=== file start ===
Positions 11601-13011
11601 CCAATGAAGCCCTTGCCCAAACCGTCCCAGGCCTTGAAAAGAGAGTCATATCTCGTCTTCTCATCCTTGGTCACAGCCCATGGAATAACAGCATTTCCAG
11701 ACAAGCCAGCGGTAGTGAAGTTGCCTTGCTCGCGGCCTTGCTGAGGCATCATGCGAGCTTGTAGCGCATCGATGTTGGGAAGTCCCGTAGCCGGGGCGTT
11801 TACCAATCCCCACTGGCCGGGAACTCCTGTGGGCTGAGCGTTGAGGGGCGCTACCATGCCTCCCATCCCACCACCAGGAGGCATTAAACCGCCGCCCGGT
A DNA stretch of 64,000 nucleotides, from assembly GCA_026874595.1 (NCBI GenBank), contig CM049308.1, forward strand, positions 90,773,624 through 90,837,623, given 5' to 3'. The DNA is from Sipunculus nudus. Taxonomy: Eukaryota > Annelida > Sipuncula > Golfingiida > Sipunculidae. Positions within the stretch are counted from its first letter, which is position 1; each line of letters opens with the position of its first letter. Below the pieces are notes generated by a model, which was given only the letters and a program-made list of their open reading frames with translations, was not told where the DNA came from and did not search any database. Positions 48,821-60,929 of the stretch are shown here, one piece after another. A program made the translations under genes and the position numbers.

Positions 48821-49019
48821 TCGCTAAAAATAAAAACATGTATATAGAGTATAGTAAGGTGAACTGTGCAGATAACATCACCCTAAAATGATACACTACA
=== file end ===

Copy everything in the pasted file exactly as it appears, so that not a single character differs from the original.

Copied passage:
Positions 11601-13011
11601 CCAATGAAGCCCTTGCCCAAACCGTCCCAGGCCTTGAAAAGAGAGTCATATCTCGTCTTCTCATCCTTGGTCACAGCCCATGGAATAACAGCATTTCCAG
11701 ACAAGCCAGCGGTAGTGAAGTTGCCTTGCTCGCGGCCTTGCTGAGGCATCATGCGAGCTTGTAGCGCATCGATGTTGGGAAGTCCCGTAGCCGGGGCGTT
11801 TACCAATCCCCACTGGCCGGGAACTCCTGTGGGCTGAGCGTTGAGGGGCGCTACCATGCCTCCCATCCCACCACCAGGAGGCATTAAACCGCCGCCCGGT
A DNA stretch of 64,000 nucleotides, from assembly GCA_026874595.1 (NCBI GenBank), contig CM049308.1, forward strand, positions 90,773,624 through 90,837,623, given 5' to 3'. The DNA is from Sipunculus nudus. Taxonomy: Eukaryota > Annelida > Sipuncula > Golfingiida > Sipunculidae. Positions within the stretch are counted from its first letter, which is position 1; each line of letters opens with the position of its first letter. Below the pieces are notes generated by a model, which was given only the letters and a program-made list of their open reading frames with translations, was not told where the DNA came from and did not search any database. Positions 48,821-60,929 of the stretch are shown here, one piece after another. A program made the translations under genes and the position numbers.

Positions 48821-49019
48821 TCGCTAAAAATAAAAACATGTATATAGAGTATAGTAAGGTGAACTGTGCAGATAACATCACCCTAAAATGATACACTACA